No caption is necessary, no explanation is needed, it is Arkwright and the subliminal message to those of a certain generation is that this shop is a place where the proprietor will keep an eye on them.
Who is Arkwright? He is the central character of the BBC Television 1970s comedy series Open all Hours. Played by Ronnie Barker, Arkwright is a personality so memorable that he is instantly recognizable more than forty years later.
Television characters from the 1970s have that quality. Apart from watching television, there was not much for a teenager to do to pass the evenings. Watching television meant watching one of three channels. Given that BBC 2 did not show much that might have been considered to be viewing for all the family, there were really only two channels, BBC 1 and ITV. 1970s television audiences in England used to be huge, ten, fifteen, even twenty million viewers for the most popular programmes. People watched in numbers that dwarf those attracted by television programmes now, for the simple reason that there was no other choice.
Arkwright was among a number of iconic figures, characters whose names are instantly recalled, characters whose words could be easily recited.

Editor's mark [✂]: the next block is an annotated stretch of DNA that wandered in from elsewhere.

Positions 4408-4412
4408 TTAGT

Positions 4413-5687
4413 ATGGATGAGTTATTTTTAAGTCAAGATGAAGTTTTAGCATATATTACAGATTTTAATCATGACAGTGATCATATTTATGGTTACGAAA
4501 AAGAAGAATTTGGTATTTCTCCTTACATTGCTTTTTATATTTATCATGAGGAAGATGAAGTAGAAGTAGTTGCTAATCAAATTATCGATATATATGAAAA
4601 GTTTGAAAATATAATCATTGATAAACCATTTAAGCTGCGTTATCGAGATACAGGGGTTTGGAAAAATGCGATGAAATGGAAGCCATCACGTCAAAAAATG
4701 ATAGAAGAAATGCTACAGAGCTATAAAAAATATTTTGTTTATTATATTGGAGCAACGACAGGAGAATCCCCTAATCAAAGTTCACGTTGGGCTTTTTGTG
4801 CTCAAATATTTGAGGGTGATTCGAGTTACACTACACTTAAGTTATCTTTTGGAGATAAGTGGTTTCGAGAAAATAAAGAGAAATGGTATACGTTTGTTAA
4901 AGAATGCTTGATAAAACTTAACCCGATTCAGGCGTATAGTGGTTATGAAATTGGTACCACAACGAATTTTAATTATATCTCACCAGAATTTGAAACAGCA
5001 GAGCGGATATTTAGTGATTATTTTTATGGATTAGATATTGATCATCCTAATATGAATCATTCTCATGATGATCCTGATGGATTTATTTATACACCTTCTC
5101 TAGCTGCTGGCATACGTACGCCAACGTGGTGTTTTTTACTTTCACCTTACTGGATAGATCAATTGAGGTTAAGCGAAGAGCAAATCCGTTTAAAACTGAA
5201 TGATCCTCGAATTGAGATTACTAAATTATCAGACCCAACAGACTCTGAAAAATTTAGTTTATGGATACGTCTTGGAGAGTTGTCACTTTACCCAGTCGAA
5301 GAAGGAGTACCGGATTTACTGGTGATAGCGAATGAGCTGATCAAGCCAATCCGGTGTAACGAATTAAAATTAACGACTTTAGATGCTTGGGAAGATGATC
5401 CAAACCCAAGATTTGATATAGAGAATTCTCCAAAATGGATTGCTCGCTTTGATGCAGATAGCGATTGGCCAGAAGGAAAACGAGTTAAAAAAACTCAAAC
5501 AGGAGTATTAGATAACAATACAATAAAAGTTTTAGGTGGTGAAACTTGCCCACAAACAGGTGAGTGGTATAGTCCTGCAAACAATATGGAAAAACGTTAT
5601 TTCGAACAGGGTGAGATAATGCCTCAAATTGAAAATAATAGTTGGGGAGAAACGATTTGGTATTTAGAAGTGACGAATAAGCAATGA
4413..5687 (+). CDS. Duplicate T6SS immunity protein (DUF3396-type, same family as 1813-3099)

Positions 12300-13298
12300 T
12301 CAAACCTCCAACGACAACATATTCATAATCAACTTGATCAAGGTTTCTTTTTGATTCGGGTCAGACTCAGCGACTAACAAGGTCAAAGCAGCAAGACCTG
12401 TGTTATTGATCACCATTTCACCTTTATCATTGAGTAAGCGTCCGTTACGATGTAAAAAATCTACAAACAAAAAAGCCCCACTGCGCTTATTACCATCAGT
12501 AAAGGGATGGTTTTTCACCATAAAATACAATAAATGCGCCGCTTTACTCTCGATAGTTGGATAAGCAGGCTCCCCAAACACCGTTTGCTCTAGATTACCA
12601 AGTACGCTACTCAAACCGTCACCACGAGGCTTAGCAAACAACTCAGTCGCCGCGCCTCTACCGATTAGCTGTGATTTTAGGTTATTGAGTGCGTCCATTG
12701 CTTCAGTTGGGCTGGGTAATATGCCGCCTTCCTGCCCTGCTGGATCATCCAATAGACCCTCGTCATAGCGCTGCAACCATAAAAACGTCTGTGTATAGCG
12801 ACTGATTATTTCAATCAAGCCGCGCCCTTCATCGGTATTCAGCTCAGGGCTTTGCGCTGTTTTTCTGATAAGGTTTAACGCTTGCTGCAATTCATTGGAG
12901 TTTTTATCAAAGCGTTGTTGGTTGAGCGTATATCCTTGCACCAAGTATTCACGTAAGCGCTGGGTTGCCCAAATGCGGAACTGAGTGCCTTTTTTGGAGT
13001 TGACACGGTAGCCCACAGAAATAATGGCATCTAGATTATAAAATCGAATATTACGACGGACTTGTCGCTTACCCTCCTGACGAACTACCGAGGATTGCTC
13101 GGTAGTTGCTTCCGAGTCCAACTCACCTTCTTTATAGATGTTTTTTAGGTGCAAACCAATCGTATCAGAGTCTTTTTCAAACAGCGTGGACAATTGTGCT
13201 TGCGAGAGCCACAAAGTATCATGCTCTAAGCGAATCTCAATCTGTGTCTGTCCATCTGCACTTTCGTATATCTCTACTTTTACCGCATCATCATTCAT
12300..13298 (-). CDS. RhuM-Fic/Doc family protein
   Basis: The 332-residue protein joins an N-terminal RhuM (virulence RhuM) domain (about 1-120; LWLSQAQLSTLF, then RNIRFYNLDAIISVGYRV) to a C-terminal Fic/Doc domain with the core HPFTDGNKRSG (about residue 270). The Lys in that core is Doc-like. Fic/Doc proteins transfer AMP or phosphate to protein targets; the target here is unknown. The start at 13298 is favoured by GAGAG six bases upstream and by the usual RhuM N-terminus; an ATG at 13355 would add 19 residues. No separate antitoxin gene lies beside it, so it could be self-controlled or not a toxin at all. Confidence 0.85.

The writers of BBC comedy programmes were especially successful as creators of icons. The front rank of Walmington-on-Sea Home Guard platoon still feature in television schedules more than fifty years after they appeared. The actors who played Captain Mainwaring, Sergeant Wilson, Lance Corporal Jones along with Privates Frazer, Godfrey, Pike, and Walker can hardly have imagined that their characters would endure for so long.
In the year that Arkwright first appeared in his shop, the gentle theme music of Last of the Summer Wine was also heard for the first time. Compo Simmonite, with his moth-eaten woollen hat, and Norman Clegg, with his tweed flat cap,became familiar, instantly recognizable faces, as did Nora Batty with her crinkled stockings.
What was it that made unlikely characters into icons? Perhaps it was simply that we saw them so often. Yet if frequent screening was the explanation, then why are there so many series that have been forgotten? There were programmes regularly aired in the 1970s that have not been seen since, (which, in some cases is probably a cause to be thankful).
Perhaps it is because there is something universal in the characters, aspects of their personality with which everyone can identify. Perhaps there is something of the frugality of Arkwright, and the self-importance of Mainwaring, and the naivete of Pike, and the mischievousness of Compo, and the stoicism of Clegg, in those of us who watch (well, there is in me).